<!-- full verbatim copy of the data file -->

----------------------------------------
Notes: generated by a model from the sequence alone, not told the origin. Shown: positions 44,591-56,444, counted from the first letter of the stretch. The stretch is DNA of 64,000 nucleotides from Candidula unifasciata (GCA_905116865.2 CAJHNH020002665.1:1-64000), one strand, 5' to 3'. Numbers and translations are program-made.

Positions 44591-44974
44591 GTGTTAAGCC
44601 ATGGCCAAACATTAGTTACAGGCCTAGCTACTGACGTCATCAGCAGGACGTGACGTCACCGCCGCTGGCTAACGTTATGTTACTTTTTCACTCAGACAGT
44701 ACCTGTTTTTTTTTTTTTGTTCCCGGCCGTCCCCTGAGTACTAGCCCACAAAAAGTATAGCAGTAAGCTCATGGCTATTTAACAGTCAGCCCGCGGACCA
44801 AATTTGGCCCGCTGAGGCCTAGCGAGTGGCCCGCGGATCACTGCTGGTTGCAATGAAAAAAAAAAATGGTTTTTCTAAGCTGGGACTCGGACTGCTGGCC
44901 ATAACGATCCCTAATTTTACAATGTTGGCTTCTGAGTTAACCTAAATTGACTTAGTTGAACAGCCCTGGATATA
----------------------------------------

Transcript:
Notes: generated by a model from the sequence alone, not told the origin. Shown: positions 44,591-56,444, counted from the first letter of the stretch. The stretch is DNA of 64,000 nucleotides from Candidula unifasciata (GCA_905116865.2 CAJHNH020002665.1:1-64000), one strand, 5' to 3'. Numbers and translations are program-made.

Positions 44591-44974
44591 GTGTTAAGCC
44601 ATGGCCAAACATTAGTTACAGGCCTAGCTACTGACGTCATCAGCAGGACGTGACGTCACCGCCGCTGGCTAACGTTATGTTACTTTTTCACTCAGACAGT
44701 ACCTGTTTTTTTTTTTTTGTTCCCGGCCGTCCCCTGAGTACTAGCCCACAAAAAGTATAGCAGTAAGCTCATGGCTATTTAACAGTCAGCCCGCGGACCA
44801 AATTTGGCCCGCTGAGGCCTAGCGAGTGGCCCGCGGATCACTGCTGGTTGCAATGAAAAAAAAAAATGGTTTTTCTAAGCTGGGACTCGGACTGCTGGCC
44901 ATAACGATCCCTAATTTTACAATGTTGGCTTCTGAGTTAACCTAAATTGACTTAGTTGAACAGCCCTGGATATA